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      ALICE IN WONDERLAND   I have to say that I am indeed a fan of Lewis Carroll the person who wrote the stories on which this film was based [yes I said stories as in multiple, it’s true look it up], and am a huge fan of the animated film that we all know and love, CLASSIC. Add in that I am a Tim Burton fan, a Johnny Depp fan [my girl loves him], and a huge Helena Bonham Carter fan [I love her]. So naturally we all got together to see this film opening night …
review by . July 19, 2010
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You know, I don't pay much attention to professional movie reviews so when I read on Twitter that the critics trashed Alice in Wonderland, I was a little surprised. Especially since my 4 year old and I watched it 4 times in a row! Yep, you read that right.   Of course, I love Johnny Depp in everything that he does- he's a chameleon actor and he does not disappoint as the Mad Hatter in this Tim Burton adaptation.  Likewise, Helena Bonham Carter was perfection as …
review by . May 17, 2010
posted in Movie Hype
Typical Burton
There's a lot of criticism focusing around Tim Burton at the moment and it's spiked at the release of this film. The major criticisms directed at Burton focus on his lack of any original ideas and the re-casting of the same actors in every film he makes. Johnny Depp is a great actor; I don't think anybody would deny this, but to cast him in almost every movie made by Burton is just insane and has become repetitive to the point it's becoming damaging to Depp's career. He seems now like an actor that …
review by . March 30, 2010
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Once upon time in England there lived a young girl named Alice, Alice Kingsley  now Alice wasn't  like most girls her age  she was a little impetuous and curious. Therefore, one day while roaming around the woods young Alice wanders off into the woods and there she sees a small white rabbit in a waistcoat with a pocket watch, Alice, curious about the strange creature follows him up the hill to an old tree where the rabbit mysteriously vanishes. Alice looks around  for him and …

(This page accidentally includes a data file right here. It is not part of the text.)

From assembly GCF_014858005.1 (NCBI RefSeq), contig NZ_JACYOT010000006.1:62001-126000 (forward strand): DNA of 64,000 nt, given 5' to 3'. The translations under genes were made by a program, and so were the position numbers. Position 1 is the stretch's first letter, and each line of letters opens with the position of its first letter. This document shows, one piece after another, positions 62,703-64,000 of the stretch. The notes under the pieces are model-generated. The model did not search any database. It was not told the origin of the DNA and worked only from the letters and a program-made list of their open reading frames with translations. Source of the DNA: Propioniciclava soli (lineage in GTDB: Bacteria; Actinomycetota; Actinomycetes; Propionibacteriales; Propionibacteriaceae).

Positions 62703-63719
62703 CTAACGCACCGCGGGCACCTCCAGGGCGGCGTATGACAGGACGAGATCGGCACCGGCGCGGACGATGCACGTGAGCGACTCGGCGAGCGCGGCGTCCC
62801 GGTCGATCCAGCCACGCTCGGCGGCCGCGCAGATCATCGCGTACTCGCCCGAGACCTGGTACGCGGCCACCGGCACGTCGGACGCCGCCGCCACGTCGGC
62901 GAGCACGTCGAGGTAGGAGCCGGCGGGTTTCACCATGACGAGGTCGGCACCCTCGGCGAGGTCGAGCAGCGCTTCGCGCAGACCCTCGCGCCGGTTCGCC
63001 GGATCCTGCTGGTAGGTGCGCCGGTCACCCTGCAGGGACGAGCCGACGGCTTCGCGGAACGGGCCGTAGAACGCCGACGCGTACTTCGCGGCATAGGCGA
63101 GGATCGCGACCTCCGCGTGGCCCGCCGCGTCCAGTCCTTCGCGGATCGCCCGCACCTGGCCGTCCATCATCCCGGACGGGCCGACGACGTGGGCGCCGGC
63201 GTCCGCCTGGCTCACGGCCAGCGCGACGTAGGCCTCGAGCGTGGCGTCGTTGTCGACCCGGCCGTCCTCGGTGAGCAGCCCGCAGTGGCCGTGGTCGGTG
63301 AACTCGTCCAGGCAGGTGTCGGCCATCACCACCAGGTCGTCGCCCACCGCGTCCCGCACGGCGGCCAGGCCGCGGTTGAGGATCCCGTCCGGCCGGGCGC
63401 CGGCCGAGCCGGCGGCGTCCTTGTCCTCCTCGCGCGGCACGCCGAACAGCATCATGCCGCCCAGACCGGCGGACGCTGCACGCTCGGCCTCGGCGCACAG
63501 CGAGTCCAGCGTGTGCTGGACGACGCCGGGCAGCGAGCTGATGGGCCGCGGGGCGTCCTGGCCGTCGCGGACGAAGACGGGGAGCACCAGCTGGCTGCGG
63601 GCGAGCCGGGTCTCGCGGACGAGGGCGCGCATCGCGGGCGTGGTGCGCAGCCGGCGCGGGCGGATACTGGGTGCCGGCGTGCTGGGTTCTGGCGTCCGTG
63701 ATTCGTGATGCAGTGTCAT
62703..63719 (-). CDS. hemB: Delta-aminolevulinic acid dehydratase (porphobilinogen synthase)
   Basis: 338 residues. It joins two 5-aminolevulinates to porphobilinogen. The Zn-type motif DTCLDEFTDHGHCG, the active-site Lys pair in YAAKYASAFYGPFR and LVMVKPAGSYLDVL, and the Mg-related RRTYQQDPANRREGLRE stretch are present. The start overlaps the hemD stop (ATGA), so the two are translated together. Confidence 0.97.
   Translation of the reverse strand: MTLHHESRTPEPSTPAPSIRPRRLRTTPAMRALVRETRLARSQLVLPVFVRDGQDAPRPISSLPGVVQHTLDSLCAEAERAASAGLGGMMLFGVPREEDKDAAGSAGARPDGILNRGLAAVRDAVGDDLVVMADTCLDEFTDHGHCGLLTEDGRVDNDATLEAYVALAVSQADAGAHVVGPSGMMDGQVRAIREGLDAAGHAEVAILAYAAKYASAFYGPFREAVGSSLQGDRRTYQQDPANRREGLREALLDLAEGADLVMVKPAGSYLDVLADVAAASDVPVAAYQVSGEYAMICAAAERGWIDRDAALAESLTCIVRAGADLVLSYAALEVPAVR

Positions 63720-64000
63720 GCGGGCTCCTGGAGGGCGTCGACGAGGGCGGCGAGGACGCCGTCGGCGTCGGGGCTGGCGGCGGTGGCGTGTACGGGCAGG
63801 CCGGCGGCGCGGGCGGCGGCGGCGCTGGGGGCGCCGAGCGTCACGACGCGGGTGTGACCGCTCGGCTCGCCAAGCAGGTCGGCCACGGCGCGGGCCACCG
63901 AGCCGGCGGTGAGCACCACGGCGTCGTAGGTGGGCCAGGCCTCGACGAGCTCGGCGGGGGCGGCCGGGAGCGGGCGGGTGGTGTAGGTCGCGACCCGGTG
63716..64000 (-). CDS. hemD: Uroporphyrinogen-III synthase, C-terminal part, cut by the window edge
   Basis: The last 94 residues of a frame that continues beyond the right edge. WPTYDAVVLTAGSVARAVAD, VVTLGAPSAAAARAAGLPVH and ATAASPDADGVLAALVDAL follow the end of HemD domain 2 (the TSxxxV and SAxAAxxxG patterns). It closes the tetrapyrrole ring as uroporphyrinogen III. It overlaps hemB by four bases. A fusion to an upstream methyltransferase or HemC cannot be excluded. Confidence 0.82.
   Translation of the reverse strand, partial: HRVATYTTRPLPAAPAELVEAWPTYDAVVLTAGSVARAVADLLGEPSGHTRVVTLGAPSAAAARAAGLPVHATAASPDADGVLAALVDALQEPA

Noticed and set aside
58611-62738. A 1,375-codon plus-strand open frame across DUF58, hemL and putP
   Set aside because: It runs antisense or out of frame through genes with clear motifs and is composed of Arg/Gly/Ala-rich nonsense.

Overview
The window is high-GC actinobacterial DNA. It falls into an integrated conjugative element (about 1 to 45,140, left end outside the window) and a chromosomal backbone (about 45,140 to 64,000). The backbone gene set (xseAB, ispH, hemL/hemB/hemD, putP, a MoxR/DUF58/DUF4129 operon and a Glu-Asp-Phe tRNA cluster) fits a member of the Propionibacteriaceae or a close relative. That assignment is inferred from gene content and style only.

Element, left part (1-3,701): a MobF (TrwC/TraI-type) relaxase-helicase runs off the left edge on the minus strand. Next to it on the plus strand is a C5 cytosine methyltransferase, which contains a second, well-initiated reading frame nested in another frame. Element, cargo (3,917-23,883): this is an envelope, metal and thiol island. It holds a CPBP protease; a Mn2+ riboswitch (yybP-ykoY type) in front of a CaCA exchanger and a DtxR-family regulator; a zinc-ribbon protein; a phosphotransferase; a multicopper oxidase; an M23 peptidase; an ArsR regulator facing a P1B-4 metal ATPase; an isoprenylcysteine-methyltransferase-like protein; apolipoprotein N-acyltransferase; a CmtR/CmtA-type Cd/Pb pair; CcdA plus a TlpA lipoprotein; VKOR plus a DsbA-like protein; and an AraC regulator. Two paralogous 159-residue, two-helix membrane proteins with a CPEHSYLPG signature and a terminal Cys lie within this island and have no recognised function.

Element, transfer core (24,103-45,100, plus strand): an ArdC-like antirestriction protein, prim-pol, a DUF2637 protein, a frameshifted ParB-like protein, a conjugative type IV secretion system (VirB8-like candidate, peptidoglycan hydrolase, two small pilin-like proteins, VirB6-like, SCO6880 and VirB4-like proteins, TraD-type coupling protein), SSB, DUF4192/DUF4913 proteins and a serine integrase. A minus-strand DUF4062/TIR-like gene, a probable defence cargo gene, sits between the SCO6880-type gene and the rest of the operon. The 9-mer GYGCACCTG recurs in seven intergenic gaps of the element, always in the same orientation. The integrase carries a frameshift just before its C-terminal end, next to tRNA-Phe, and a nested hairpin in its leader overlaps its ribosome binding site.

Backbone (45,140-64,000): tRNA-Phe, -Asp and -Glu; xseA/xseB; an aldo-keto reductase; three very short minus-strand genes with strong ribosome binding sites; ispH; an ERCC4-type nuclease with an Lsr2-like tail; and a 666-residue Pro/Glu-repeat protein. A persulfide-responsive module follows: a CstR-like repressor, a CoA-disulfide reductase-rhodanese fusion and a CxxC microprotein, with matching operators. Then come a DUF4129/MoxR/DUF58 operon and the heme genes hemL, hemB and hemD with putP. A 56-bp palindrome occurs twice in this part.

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Ryan J. Marshall ()
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It's very likely that the only kind of reviews I'll ever post here are movie reviews. I'm very passionate about film; and at this point, it pretty much controls my life. Film gives us a purpose; … more
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Alice in Wonderland is a 2010 Tim Burton film staring Mia Wasikowska as Alice, Helena Bonham Carter as The Red Queen, Alan Rickman as the Caterpiller, Anne Hathaway as the White Queen and Johnny Depp as the Mad Hatter.  It is slated for a March 5th 2010 release.

Tim Burton was born to bringAlice in Wonderlandto the big screen. Ironically, his version of the Victorian text plays more likeThe Wizard of Ozthan a Lewis Carroll adaptation. On the day of her engagement party, the 19-year-old Alice (a nicely understated Mia Wasikowska) is lead by a white-gloved rabbit to an alternate reality that looks strangely familiar--she's been dreaming about it since she was 6 years old. Stranded in a hall of doors, she sips from a potion that makes her shrink and nibbles on a cake that makes her grow. Once she gets the balance right, she walks through the door that leads her to Tweedledum and Tweedledee (Matt Lucas), the Dormouse (Barbara Windsor), the Blue Caterpillar (Alan Rickman), and the Cheshire Cat (a delightful Stephen Fry), who inform her that only she can free them from the wrath of the Red Queen (Helena Bonham Carter channeling Bette Davis) by slaying the Jabberwocky. To pull off the feat, she teams up with the Mad Hatter (Johnny Depp in glam-rock garb), rebel bloodhound Bayard (Timothy Spall), and Red's sweet sister, the White Queen (Anne Hathaway in goth-rock makeup). While Red welcomes Alice with open arms, she plans an execution for the hat-maker when he ...
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Director: Tim Burton
Genre: Action, Adventure
Release Date: March 5, 2010
Studio: Walt Disney Pictures